We are accelerating research into collection items related to underrepresented cultures, groups, and individuals. And as some collection items held by the South Street Seaport Museum may include insensitive wording and overt expressions of bigotry or bias, as well as outdated cultural or geographical references and stereotypes, our goal is to improve access to these works by enhancing their descriptions in a sensitive, respectful, and accurate manner.
Stay tuned for more, as we’ll share the next steps of this new chapter of the Seaport Museum’s digital offerings, as well as our critical and ethical cataloging work.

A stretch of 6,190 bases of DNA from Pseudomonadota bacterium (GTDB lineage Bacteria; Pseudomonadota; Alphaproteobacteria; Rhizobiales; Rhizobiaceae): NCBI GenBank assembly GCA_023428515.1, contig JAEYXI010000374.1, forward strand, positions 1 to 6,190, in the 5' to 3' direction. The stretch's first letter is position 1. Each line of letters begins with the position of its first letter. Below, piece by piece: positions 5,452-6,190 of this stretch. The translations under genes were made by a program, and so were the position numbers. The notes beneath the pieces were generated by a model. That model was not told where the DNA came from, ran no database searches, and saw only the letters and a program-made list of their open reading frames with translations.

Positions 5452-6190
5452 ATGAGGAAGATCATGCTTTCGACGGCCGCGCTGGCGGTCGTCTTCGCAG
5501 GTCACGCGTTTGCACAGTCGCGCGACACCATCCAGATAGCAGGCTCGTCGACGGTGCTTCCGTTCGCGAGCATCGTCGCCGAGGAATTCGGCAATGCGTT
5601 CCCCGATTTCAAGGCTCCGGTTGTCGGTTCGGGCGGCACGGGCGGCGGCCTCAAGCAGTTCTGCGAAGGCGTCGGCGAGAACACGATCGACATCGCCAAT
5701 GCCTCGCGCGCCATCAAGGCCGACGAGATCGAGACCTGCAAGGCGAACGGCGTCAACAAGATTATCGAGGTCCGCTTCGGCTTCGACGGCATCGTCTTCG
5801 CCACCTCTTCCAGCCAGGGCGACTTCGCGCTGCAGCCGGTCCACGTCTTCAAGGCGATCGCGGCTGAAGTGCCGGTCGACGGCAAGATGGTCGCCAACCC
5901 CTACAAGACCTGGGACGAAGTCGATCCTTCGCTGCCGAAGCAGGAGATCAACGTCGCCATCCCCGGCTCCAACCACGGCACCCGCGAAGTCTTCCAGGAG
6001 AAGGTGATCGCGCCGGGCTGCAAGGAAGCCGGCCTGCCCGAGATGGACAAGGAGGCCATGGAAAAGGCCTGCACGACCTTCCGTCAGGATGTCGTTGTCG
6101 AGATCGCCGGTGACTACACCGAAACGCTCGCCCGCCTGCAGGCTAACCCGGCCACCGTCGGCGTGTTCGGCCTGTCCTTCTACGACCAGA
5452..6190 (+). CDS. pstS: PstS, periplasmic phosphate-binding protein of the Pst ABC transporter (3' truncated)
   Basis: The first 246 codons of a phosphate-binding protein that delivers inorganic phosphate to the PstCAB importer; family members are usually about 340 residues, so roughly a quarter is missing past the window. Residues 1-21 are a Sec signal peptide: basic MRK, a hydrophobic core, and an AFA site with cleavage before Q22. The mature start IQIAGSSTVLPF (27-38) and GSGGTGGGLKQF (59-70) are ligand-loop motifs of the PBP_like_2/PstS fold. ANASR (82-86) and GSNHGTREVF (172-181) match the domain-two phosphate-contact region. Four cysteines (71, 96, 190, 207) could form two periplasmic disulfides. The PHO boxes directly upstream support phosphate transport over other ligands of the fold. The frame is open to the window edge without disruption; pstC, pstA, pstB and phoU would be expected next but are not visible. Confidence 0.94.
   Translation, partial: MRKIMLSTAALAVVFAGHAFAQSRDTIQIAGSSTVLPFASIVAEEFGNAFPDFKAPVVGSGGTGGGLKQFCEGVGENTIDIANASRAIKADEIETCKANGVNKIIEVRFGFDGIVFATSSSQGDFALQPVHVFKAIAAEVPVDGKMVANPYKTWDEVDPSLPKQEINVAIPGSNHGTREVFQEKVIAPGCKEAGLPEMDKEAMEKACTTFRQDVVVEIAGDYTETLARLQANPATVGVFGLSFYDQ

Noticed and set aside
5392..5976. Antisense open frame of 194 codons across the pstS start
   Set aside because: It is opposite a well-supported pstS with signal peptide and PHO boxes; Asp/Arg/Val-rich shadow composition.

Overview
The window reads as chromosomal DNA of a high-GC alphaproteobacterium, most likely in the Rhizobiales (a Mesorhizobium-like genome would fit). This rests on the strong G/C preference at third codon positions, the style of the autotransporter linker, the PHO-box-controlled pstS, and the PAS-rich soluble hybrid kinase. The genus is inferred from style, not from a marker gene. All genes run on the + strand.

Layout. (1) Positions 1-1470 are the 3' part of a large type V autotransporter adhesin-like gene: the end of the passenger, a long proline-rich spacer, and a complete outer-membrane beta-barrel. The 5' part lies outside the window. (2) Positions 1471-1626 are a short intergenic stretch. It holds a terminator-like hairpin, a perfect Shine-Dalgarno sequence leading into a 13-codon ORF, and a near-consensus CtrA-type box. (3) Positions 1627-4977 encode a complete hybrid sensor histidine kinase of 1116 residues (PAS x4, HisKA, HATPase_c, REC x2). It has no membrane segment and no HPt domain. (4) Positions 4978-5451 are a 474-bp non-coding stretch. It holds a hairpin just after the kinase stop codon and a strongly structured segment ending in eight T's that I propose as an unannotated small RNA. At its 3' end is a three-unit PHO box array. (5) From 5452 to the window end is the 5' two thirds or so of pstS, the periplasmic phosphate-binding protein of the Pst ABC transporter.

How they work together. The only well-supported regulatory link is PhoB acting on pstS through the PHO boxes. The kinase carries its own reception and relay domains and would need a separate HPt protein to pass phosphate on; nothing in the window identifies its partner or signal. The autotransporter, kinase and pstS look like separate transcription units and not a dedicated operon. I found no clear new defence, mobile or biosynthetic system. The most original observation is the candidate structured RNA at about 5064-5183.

Bringing a Collections Catalogue to Life, by Elizabeth Merritt, Center for the Future of Museums, American Alliance of Museums, July 31, 2014.
Digital Is More Than a Department, It Is a Collective Responsibility, by Loic Tallon, Chief Digital Officer, Metropolitan Museum of Art, October 24, 2017.
Report urges massive digitization of museum collections, by Elizabeth Pennisi, American Association for the Advancement of Science, April 4, 2019.
Museopunks Episode 41: Digitization is not neutral, by Suse Anderson and Ed Rodley, American Alliance for Museum, December 19, 2019.
What Does a Welcoming Online Collections Portal Look Like?, by Cassi Tucker, American Alliance of Museums, April 20, 2020.
The Rijksmuseum Had Its Lowest Attendance Last Year Since 1964. But Its Digital Audience Has Grown by Leaps and Bounds, by Sarah Cascone, Artnet, January 13, 2021.
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|↑1||“Art museum collections online: Extending their reach” by Joan Beaudoin. MW20 Online. March 31-April 4, 2020.|